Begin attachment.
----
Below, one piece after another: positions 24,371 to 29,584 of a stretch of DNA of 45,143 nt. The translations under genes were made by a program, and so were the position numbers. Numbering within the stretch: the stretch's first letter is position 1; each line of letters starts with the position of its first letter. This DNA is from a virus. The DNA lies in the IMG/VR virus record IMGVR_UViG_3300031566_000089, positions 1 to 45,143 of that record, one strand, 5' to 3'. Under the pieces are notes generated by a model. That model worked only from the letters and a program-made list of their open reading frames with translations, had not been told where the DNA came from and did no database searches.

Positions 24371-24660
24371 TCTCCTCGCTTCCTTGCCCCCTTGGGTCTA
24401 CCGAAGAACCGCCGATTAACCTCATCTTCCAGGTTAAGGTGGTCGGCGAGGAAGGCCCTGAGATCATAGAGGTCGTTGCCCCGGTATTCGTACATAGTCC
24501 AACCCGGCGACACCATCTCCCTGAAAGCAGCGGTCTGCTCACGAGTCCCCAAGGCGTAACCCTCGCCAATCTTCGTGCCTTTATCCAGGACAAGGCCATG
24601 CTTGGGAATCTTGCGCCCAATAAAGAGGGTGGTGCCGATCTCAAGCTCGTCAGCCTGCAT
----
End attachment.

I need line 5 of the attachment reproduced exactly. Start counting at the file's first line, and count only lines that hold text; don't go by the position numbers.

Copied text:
24501 AACCCGGCGACACCATCTCCCTGAAAGCAGCGGTCTGCTCACGAGTCCCCAAGGCGTAACCCTCGCCAATCTTCGTGCCTTTATCCAGGACAAGGCCATG